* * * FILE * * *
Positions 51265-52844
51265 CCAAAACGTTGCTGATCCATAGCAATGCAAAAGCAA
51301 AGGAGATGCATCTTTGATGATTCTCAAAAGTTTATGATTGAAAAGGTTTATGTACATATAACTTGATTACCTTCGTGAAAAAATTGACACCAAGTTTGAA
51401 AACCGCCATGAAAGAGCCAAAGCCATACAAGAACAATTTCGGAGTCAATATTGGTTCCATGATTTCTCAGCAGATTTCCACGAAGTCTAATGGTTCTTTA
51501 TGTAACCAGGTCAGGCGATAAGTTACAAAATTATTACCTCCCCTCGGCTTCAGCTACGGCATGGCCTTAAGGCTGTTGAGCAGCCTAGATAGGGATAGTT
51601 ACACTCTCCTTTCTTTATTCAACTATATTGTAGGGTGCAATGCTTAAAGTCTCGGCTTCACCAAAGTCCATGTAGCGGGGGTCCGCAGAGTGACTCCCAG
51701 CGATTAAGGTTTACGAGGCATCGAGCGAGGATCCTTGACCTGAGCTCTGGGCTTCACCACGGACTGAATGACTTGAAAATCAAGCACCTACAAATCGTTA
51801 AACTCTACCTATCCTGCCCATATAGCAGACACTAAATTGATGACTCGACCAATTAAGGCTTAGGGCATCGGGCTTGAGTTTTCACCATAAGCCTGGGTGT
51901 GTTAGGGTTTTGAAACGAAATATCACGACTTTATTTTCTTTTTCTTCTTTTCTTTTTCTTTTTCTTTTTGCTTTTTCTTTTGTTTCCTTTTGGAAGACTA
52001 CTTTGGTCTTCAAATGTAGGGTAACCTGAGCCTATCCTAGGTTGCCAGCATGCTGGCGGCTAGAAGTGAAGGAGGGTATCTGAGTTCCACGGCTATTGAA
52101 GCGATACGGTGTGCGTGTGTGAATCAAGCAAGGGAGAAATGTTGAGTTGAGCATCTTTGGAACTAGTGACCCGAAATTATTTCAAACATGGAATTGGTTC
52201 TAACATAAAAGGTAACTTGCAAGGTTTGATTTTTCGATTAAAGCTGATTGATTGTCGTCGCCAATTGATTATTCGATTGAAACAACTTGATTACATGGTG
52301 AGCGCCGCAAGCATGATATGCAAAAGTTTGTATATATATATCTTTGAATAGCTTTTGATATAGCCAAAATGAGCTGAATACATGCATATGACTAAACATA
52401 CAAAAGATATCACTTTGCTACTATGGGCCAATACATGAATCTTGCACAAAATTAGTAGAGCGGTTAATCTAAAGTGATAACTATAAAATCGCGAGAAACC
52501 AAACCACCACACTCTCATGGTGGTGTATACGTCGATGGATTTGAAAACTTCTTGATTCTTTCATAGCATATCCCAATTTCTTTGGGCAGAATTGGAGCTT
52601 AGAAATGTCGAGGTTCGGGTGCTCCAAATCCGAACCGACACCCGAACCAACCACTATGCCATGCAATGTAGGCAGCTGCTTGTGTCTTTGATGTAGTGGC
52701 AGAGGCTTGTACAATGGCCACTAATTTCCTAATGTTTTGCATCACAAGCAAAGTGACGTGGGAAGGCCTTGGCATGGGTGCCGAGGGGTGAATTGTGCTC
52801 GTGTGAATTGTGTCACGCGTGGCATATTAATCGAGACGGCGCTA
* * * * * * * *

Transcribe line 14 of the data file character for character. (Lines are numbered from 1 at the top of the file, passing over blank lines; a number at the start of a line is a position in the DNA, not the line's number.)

52401 CAAAAGATATCACTTTGCTACTATGGGCCAATACATGAATCTTGCACAAAATTAGTAGAGCGGTTAATCTAAAGTGATAACTATAAAATCGCGAGAAACC